Colt’s Percussion “Peacemaker” Still popular after 150 years.

NaVYIf ever a gun were to be considered a classic, certainly the 1851 Navy Colt would rate at the top of anyone’s list.

This caplock six-shooter may be the first truly practical revolver, since the Colts that preceded it were either lacking in ergonomics and design refinements, or were simply too big and cumbersome. For its day, the ’51 Navy represented the peak of firearms technology: light weight, excellent balance, natural pointing and handling characteristics, and man-stopping power were all found in Colt’s one-hand gun.

During its 23 years of production, 257,348 Navies were turned out by Colt facilities in Hartford, Connecticut, and London, England. The federal government purchased only 3,005 of the 712-inch, octagon barreled, American-made revolvers during the Civil War. A great many more were bought privately and used during the conflict as the streamlined cap-and-ball revolver was highly valued by Confederate soldiers fortunate enough to capture one from their Northern foes. The Confederacy actually produced copies of the Colt for its troops, and an engraved Colt ’51 Navy was the personal sidearm of none other than Confederate Gen. Robert E. Lee.

Actually introduced in 1850 and produced until 1873, the Model 1851 Navy Colt reigned as a favorite fighting handgun among know-ledgeable pistoleers. Even though Colt introduced the Single Action Army revolver in the Navy model’s final year of production, many Navies were converted to take the then-new metallic car-tridges, giving them a longer practical life.

Easily dubbed the “Peacemaker” of the percussion era, this six-gun was the choice sidearm of such historical figures as James Butler “Wild Bill” Hickok, often called the “Prince of Pistoleers,” as well as many of his gun-savvy contemporaries, such as John Wesley Hardin, the James-Younger Gang, the Pinkertons, many U.S. dragoons of the pre-Civil War years, a number of Pawnee scouts and frontiersman Maj. Frank North.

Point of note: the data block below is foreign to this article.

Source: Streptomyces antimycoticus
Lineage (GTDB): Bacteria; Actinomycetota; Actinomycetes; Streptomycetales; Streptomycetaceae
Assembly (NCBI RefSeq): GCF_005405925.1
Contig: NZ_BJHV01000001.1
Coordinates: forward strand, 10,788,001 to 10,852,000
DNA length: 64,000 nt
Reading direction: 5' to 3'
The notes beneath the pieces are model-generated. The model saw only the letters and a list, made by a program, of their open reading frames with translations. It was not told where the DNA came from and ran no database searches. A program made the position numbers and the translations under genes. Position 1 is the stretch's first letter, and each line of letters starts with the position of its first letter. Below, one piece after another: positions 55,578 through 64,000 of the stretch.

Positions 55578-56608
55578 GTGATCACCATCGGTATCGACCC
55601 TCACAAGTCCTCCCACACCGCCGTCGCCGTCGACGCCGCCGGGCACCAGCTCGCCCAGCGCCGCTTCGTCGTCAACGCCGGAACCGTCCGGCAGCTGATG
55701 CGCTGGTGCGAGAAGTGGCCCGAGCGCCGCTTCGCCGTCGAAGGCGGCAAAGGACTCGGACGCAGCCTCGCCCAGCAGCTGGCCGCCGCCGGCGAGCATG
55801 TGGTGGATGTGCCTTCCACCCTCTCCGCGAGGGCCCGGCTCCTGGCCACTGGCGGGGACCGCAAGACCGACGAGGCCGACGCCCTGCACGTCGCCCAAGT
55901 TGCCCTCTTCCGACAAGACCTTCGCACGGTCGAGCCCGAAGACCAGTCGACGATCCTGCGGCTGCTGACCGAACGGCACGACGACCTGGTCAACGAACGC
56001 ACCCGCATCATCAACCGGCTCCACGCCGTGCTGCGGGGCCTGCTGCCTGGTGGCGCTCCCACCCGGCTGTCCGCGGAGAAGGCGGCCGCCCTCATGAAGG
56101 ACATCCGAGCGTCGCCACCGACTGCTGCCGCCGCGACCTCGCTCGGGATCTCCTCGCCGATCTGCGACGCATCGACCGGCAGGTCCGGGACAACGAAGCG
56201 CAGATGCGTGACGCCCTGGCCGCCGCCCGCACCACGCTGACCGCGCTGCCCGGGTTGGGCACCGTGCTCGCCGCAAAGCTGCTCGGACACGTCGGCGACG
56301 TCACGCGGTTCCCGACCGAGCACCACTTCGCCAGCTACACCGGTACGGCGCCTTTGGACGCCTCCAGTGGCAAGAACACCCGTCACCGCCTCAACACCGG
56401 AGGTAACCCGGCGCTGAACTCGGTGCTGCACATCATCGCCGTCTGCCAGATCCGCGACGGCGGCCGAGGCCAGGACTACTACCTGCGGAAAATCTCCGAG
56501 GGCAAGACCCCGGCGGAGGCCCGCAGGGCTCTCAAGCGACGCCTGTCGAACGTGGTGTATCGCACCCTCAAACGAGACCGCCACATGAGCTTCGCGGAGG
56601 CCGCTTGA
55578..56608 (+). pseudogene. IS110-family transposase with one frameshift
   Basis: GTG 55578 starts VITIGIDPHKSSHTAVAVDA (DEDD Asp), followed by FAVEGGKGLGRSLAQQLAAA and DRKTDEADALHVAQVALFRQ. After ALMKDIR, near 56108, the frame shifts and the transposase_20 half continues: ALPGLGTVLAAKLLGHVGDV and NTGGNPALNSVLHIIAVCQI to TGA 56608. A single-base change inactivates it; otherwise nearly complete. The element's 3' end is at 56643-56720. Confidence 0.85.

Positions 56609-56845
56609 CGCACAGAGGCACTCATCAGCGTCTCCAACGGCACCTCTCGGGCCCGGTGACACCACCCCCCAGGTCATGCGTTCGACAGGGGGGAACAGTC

In its early years, the Navy Colt was prized by Argonauts flocking to the California goldfields, and later, it saw use in the Australian Outback. The Navy was also packed by government forces in Austria, Canada and England. Navy Colts were highly used during the Crimean War (1854-56): a number of British sailors were issued .36 caliber Colts, and at the Battle of Balaklava, Navy Colts thundered into the valley of death during Great Britain’s ill-fated, but legendary, Charge of the Light Brigade.

Even in modern times, the Navy’s fame lives on. Perhaps no greater testimony to the historical status of this mid-19th-century revolver can be given than when in the late 1950s, modern black powder pioneer Val Forgett selected a Confederate copy of the 1851 Navy to introduce the first replica Civil War-type firearms for 20th-century shooters. Today, the ’51 Navy Colt is perhaps the most replicated black powder handgun in the world. Among firearms enthusiasts, it is considered by many to be the archetypical percussion revolver.

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Phil Spangenberger

Phil Spangenberger has written for Guns & Ammo, appears on the History Channel and other documentary networks, produces Wild West shows, is a Hollywood gun coach and character actor, and is True West’s Firearms Editor.